Public Transportation

The Los Angeles Times published a romanticized view of bus travel in the Sunday Magazine(1). The people described in the piece seem to be not like my or your fellow passengers – or perhaps, he is writing about the Big Blue Bus. So, if it inspired you to ride the bus here are some additional on-board encounters for which one must prepare themselves before traveling on public transportation.

A. People who cut their, so far only, finger nails on the bus. Several months ago, I saw a Mandarin speaking woman cheerfully clipping her nails and letting the clippings fall where they may. Just a week ago or so, I saw a youngish Anglo woman spraying the area with clippings as she busily clipped her nails in tiny segments – all the while reading a book on product design.

B. Aggressively friendly religious proselytizers who either force religious tracts (mostly “Awake”) on fellow passengers or, soliloquize about god, just short of haranguing.

C. One must not forget the bus operators who feel that it never too cold to turn the air conditioner on 45°. I have traveled on buses where the passengers opened windows in order to warm up!

On board a 720 line bus, I saw the first actual example of a recent direct political action. As a passenger exited, his hand slapped a sticker in place on the raised portion of ceiling just above the step leading to the higher section at the back. The message on the sticker was “Resist of Die! No school Nov. 2 Student Walkout Drive out the Bush administration! and referenced this web site.

I waited for a bus at Patsaouras Plaza in front of the LACMTA's Taj Mahal aka LACMTA Headquarters. It is an interesting place with some real art works to be seen there. For example, on the south end of the Plaza, standing in the arc between Bus Bay 9 and Bus Bay 1, the separation between the roadway and the waiting area is made of half inch steel plates. These plates have been rounded on top and have various figures cut out of them. Real art, not like the ugly, Bashi construction pipe tower which was erected and torn down in less than two weeks. If one stands between the second and third rail – the Mayan bird and rocket ship – and looks out about two meters into the roadway, one can see the visible deterioration of the brick roadway. This, in spite of the fact that just a few months ago the Plaza was closed for a lengthly and no doubt expensive repair project. Said project occurred, to my way of thinking, not very long after the original construction which opens the question of the suitability of the original project specifications.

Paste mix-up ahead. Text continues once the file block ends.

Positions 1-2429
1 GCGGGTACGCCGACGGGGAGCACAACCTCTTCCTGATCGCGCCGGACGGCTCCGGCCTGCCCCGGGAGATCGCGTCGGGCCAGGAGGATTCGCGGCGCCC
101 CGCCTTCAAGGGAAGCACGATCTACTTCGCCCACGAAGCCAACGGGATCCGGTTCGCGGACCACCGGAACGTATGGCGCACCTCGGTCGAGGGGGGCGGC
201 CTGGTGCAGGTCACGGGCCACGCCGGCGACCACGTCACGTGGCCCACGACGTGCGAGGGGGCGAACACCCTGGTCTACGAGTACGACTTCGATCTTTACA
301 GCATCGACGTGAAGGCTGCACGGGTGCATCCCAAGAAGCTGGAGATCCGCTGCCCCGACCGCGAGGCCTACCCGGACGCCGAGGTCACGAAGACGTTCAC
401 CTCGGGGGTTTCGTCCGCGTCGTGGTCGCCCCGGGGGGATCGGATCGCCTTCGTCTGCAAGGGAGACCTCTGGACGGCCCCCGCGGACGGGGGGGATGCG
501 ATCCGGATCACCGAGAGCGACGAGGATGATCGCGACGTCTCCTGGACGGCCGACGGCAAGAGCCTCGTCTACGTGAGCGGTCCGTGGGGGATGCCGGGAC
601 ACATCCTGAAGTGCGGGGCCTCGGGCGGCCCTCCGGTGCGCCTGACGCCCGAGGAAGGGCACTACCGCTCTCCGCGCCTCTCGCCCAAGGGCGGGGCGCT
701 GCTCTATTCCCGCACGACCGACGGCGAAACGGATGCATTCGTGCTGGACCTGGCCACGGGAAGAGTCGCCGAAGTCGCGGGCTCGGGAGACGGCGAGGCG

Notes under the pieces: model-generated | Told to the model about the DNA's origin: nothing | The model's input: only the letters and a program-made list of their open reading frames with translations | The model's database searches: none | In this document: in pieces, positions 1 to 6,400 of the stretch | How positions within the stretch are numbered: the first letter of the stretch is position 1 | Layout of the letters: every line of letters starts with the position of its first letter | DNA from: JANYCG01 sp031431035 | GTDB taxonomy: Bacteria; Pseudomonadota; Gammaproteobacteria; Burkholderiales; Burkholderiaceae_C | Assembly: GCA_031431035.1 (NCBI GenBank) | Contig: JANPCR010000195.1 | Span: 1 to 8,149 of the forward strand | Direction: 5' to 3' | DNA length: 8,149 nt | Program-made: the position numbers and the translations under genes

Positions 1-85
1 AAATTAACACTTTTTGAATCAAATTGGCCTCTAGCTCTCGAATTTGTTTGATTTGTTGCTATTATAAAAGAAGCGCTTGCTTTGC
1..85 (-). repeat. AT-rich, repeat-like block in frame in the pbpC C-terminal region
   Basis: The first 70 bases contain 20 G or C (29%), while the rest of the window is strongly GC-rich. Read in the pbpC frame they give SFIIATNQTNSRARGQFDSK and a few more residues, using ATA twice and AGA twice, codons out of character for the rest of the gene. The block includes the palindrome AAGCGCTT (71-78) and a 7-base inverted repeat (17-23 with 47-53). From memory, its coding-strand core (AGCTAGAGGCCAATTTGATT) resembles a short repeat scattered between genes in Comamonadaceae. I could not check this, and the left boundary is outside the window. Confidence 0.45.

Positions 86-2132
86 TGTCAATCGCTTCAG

Any taxpayer should question the LACMTA about exactly who paid the bill for this rework. It would seem to me that there should be some contractor liability because, even now the structure can be felt to move and flex when a bus passes.

The Bus Bay area has trees around the periphery. The base of each tree has been used as a convenient disposal are for cigarette butts. These areas are never cleaned, neither is there any attempt to limit the butt disposal by placing screens around the tree bases nor are cigarette disposal receptacles provided.

One can also see the same problem with cigarette butts at the bus stop outside the Taj Mahal. No screening has been provided over the grating around trees at that bus stop nor are cigarette butt disposal receptacles provided. Therefore the accumulation of cigarette butts is neither prevented nor cleaned.